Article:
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How Can I Cope With Conflict in Recovery?

As humans, we are social creatures. This includes living and working with other people. Conflict is common between individuals and can range from mild to severe. Good communication and managing conflict are important coping skills in recovery. They are vital social and interpersonal skills that help you to manage stress, participate in your community, and develop healthy relationships.

In treatment, you participate in many types of therapy and groups. These will teach you how to communicate with others and manage many different types of relationships. As you enter recovery and leave treatment, you will continue developing your social skills. This includes incorporating methods of coping with conflict into your daily life.

A conflict is a disagreement. It highlights an incompatibility or difference of ideas. A simple conflict may be deciding what to have for dinner, while a more complex disagreement may be a discussion about where you want to live or how to best raise children. Regardless of the conflict, coping skills are integral in having successful relationships in recovery.

Coping With Conflict

When disagreements arise, it is normal to want to avoid them. However, you can learn how to manage these differences in a way that allows all parties to communicate, be heard, and find a compromise. These are integral social skills. At Enlightened Solutions, we believe in teaching these skills in our programs to help clients successfully cope with conflict and build relationships in recovery.

The Importance of Listening

You are only one part of a relationship or one person in a group. Learning to listen to others is an essential coping skill when managing a disagreement. When you listen to another person, you allow them to share their point of view. If you or another person is not allowed to share, negative feelings can grow and escalate into full-blown hostility.

Listening to another person’s point of view does not mean you need to agree with it. Remember, active listening is a skill. Try focusing on what they are saying. This will help you to understand their perspective on the situation. The more you practice actively listening to others, the better you will get at it. Group therapy or peer groups are great places to practice this skill. Once you get the hang of it, it can be easier to listen to those you disagree with in your life.

Keeping a Level Head

Conflicts tend to bring up feelings of frustration and anger. Keeping a level head while you disagree is incredibly helpful. One tactic is to breathe. Breathing helps to calm your system and keeps you from jumping in before the other person has finished speaking or saying something you wish you hadn’t.

Remember that it takes time to learn how to remain calm. This is especially true if you are discussing a topic that is very important to you. Taking time away from the conversation to calm down is always an option.

The Skill of Sharing

Part of being in a relationship and resolving conflicts is sharing your point of view. Being aware of what you think and being able to open up to others can feel intimidating. However, if you do not share your needs and perspective, it puts a barrier between you and other people. This inhibits the relationship from developing further. In treatment at Enlightenment Solutions, our clients learn to communicate with their mental health care providers, peers, and family members.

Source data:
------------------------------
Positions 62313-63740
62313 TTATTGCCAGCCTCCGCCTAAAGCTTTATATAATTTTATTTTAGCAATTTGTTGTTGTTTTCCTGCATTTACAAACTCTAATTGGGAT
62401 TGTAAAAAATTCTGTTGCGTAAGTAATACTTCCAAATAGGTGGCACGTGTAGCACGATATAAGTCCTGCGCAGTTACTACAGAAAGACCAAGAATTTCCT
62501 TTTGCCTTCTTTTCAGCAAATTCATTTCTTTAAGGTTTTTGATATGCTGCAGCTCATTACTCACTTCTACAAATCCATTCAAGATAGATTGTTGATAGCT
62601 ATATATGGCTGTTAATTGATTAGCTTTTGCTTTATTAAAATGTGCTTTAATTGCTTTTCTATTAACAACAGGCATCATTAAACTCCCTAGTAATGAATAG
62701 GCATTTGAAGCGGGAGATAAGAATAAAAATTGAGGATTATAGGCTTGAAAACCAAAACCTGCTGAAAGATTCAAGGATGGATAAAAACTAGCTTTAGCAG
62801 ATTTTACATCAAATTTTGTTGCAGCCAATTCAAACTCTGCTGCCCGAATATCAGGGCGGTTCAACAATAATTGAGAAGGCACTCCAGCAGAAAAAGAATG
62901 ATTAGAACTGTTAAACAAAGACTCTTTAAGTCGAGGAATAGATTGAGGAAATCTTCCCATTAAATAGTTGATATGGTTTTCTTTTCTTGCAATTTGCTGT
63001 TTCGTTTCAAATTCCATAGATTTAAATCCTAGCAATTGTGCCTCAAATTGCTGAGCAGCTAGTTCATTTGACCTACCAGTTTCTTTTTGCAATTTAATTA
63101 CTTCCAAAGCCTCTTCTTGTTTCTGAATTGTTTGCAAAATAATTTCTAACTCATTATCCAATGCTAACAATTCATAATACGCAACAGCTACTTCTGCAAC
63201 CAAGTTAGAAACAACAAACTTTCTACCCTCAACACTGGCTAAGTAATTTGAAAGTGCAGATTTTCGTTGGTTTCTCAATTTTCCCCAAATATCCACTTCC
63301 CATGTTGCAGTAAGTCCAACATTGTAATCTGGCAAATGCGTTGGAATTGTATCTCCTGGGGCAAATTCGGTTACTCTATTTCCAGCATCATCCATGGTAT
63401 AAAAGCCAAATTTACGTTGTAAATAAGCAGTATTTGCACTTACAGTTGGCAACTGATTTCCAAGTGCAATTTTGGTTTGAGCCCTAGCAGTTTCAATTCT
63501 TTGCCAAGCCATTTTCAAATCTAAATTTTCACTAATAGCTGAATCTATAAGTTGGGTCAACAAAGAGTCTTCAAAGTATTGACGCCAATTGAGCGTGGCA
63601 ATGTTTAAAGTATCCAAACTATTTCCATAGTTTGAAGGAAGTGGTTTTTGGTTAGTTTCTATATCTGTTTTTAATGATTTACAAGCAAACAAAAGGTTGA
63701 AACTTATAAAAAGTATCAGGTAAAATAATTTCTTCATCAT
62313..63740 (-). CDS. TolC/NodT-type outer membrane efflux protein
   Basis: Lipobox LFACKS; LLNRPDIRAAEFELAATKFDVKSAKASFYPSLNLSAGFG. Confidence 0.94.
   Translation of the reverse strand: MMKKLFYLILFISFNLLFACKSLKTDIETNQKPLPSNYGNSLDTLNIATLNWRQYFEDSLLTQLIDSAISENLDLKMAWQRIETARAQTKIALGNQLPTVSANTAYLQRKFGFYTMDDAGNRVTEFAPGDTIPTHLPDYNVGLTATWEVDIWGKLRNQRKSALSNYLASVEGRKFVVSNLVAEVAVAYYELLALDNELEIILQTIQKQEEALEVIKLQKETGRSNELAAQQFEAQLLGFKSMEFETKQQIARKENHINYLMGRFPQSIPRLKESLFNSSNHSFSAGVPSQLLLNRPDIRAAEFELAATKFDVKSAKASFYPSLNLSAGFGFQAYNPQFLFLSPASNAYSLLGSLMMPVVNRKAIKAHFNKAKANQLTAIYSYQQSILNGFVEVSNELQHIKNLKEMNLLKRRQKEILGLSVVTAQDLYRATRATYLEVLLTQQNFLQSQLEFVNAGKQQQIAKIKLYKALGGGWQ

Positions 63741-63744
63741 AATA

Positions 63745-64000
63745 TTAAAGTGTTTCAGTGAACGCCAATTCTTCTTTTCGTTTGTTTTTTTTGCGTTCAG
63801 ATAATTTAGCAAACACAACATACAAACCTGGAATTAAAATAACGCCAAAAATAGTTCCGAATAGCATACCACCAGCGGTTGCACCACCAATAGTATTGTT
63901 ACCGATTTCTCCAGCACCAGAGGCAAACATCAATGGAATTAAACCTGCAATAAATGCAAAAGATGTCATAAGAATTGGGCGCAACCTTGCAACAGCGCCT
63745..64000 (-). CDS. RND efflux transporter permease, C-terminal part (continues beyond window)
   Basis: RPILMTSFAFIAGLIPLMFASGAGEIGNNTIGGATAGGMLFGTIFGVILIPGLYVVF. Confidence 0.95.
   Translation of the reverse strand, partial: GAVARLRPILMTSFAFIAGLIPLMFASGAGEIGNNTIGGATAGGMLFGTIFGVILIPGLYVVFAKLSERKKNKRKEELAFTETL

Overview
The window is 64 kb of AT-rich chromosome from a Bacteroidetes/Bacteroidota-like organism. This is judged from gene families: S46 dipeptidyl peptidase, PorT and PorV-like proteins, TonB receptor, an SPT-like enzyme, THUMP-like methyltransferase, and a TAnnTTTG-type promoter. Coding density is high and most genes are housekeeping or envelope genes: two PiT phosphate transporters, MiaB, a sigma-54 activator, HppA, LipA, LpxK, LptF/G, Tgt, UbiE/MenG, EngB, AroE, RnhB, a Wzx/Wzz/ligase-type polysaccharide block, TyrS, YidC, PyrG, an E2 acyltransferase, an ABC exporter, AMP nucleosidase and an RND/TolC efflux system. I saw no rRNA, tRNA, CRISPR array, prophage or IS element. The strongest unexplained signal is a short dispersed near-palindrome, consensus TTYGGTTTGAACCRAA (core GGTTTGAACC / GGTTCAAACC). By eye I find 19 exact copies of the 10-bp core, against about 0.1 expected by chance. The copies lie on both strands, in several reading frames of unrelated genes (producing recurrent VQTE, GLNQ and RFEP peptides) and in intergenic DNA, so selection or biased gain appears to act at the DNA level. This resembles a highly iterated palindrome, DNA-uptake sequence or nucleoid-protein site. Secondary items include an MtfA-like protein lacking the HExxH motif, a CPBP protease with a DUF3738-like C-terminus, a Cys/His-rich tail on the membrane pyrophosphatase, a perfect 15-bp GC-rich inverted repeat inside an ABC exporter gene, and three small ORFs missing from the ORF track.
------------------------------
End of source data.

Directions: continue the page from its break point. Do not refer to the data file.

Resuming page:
Learning to Compromise

The aim of coping with conflict is to work through problems with others with whom you have meaningful relationships. While it may not be necessary to compromise with a stranger, someone you may never see again, it is essential to do so with loved ones, family members, coworkers, and anyone you care about.

Learning to compromise takes time and requires listening, keeping a level head, and sharing. This is the action of working with another person or other people to find a solution that all can agree on. While this is not always possible, it can and does happen in many situations.

The Value of Improved Coping Skills for Conflict

Improving your coping skills to manage conflict is incredibly important. According to the Substance Abuse and Mental Health Services Administration (SAMHSA), conflict is common in families where addiction is present. Therefore, in recovery from addiction to drugs or alcohol, you are likely to be required to manage different situations where others may disagree with you.

The value of these coping skills is that it helps you to be in honest relationships with others. These relationships provide support when needed. As humans, we are bound to disagree at some point. When you can cope with these disagreements and work through them, your relationships will expand and strengthen rather than disappear.

Conflicts are a normal part of human relationships. You will come across conflict in many individual relationships and groups. Coping with conflict, however, is very important in one’s recovery. The skills needed to do so will help you find connections with others and build a community of support. At Enlightened Solutions, we help our clients develop the skills they need for successful relationships. Clients learn to actively listen to others, share their feelings and opinions, and keep a level head while communicating about their issues. If you or a loved one is interested in learning more about our treatment programs, please reach out to us at (833) 801-LIVE today to speak with one of our caring staff members. 

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